No matter how capricious the politics of American health care loom this year, it is refreshing to remember that the science of medical care travels steadfastly and irreversibly toward perfection, tossing aside obsolete ideas and outdated solutions as it learns how illnesses develop and thrive. New facts are identified every day that once placed into the matrix of medical knowledge help to build a healthier future for us all. Short of an apocalypse, there is no turning back to the primitive days of medicine. We are getting smarter all the time.
Yes, we are—although some of us need to pay more attention in class, so to speak. As the dawn of the New Year begins, perhaps it would be prudent to look back and chronicle a few selected teaching moments from 2013 that might have slipped past us just when the lecturer thought he was addressing the cool, clear eyes of a seeker of wisdom and truth. Leaving aside science for the moment (let’s face it—with enough study halls anyone can complete their lessons), let us instead recall those intangible bits of insight that, if properly stored, work like a charm to produce better doctors. As we list some highlights from last year we shall chant our personal mantra: “Better late than never.”
1. If after starting a treatment your patient is doing better and the CT scans aren’t, be skeptical—of the scans. Some of the newer anti-cancer biologics work better on the subject than on the tumor measurements.
2. Oddball patients will always be with us. We can never corral them, but with a healthy dose of parental guidance, we can at least protect them from themselves.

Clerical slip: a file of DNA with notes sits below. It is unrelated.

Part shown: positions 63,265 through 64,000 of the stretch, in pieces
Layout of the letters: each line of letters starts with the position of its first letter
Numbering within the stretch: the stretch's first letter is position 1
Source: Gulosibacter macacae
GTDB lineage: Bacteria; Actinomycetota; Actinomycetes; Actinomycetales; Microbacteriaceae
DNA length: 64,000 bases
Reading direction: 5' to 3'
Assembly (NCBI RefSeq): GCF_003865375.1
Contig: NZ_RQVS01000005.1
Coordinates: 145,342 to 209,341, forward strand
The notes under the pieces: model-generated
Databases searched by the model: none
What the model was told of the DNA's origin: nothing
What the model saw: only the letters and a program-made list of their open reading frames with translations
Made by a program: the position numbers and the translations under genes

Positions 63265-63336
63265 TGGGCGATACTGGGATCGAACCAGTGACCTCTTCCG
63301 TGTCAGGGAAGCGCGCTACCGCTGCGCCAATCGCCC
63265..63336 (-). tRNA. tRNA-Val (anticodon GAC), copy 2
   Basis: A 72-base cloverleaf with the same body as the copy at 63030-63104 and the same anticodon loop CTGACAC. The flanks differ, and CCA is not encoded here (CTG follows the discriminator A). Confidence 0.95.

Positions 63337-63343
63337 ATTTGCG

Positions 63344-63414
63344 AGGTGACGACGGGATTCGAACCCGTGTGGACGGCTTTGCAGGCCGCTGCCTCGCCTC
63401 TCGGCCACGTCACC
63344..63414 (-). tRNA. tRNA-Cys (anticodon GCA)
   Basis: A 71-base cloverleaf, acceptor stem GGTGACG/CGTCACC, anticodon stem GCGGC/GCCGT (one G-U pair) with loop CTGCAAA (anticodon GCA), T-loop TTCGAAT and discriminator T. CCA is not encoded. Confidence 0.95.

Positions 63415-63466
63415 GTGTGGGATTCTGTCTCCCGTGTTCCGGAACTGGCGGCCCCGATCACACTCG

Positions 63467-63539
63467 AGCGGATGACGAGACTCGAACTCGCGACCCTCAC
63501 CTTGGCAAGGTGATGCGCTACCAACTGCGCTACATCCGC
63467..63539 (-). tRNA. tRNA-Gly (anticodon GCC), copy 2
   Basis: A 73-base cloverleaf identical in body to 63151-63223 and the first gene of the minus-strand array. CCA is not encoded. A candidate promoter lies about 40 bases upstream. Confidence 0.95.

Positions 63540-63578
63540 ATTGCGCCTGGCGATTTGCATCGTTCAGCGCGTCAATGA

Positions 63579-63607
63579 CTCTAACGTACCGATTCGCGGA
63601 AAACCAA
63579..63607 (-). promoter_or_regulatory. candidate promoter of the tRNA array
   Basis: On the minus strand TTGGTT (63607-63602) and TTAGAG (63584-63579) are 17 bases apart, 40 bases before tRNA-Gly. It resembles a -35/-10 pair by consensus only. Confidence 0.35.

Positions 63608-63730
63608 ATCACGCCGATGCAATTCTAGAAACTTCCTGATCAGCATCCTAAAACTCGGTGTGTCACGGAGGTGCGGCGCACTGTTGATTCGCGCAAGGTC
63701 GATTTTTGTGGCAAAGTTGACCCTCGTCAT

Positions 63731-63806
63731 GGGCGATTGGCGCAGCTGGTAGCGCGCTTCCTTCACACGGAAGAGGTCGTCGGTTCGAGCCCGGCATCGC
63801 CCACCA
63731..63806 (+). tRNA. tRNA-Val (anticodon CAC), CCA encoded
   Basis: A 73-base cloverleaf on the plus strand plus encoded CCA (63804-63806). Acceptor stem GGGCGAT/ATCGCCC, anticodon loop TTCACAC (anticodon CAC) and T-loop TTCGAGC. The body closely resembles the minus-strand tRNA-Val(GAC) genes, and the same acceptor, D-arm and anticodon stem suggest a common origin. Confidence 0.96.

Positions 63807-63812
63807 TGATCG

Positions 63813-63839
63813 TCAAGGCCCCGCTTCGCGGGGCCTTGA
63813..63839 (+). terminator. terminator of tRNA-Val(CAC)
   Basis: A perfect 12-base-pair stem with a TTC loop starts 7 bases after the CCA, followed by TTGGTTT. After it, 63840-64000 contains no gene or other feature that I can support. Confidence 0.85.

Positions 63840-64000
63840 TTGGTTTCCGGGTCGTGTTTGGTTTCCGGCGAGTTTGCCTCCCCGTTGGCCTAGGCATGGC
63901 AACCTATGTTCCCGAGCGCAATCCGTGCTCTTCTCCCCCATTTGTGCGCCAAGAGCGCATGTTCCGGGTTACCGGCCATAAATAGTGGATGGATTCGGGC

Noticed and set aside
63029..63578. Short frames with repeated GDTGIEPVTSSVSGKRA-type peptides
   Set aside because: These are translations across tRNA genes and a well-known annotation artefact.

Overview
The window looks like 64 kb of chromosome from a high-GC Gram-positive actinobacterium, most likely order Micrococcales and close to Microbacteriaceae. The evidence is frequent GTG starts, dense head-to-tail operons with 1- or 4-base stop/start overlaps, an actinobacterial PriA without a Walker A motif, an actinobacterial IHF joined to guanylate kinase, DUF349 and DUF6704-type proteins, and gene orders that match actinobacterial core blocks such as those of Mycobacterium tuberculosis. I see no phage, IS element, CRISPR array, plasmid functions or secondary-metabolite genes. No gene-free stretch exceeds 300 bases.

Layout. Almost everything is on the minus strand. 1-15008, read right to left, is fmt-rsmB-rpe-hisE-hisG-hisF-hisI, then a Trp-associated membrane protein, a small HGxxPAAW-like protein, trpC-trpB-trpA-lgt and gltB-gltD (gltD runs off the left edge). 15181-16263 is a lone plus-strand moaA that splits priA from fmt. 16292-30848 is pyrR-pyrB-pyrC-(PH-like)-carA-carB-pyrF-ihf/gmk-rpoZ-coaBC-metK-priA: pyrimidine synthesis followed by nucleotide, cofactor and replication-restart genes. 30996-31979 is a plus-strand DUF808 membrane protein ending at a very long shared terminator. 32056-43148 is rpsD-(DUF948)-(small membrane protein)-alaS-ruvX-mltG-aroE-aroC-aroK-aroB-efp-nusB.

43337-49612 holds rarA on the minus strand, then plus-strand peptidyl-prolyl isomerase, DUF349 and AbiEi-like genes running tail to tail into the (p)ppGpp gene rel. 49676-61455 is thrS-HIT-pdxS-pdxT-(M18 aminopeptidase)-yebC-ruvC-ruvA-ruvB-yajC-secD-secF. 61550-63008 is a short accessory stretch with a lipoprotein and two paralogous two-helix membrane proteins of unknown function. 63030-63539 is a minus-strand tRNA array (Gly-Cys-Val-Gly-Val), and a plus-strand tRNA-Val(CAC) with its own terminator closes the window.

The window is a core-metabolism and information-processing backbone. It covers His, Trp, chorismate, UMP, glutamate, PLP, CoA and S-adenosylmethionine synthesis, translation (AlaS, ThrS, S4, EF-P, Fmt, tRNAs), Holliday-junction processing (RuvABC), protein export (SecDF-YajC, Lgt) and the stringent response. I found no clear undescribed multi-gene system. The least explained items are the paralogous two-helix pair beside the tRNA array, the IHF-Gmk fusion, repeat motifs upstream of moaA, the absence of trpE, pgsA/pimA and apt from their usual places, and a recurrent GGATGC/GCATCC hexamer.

3. If the only grade acceptable to you is an “A,” then only take tests—don’t try to care for patients.
4. Like retirement, sometimes the end of life can be planned for. Cancer, however, is disrespectful of time and may decide to kill before we have a chance to prepare to mourn.
5. Except in selected circumstances, cancer patients don’t get credit for partial surgical removal of their tumor. We should be experts at finding disease outside of the swath of the scalpel before the operating room calls.
6. Outside of the ICU, no oncologist will ever be criticized for delaying the start of a treatment while the correct diagnosis is confirmed.
7. The less frequently we laugh with our patients, the more frequently we will brood about how unfair it all is.
8. It doesn’t matter how outstanding or vital a cancer drug is—if the patient cannot tolerate it, they do not have to take it, and we will have to live with it.
9. Never assume that the instant we discontinue treatment the patient’s tumor is going to grow out of control. Nowadays some patients remain quite stable after stopping anticancer therapy, even if no “objective remission” has been achieved.
Finally, (also known as no. 10), cancer patients usually don’t appreciate being cared for by sourpusses or egomaniacs. They will seek out nice doctors and once connected, they like to tell their story to the nice doctor over and over again. It comforts them to know that someone truly cares. Often they direct others diagnosed with cancer to go to their oncologist, to the point that the nice doctor becomes swamped with work. My advice is to cherish this moment, as it is our profession’s highest honor.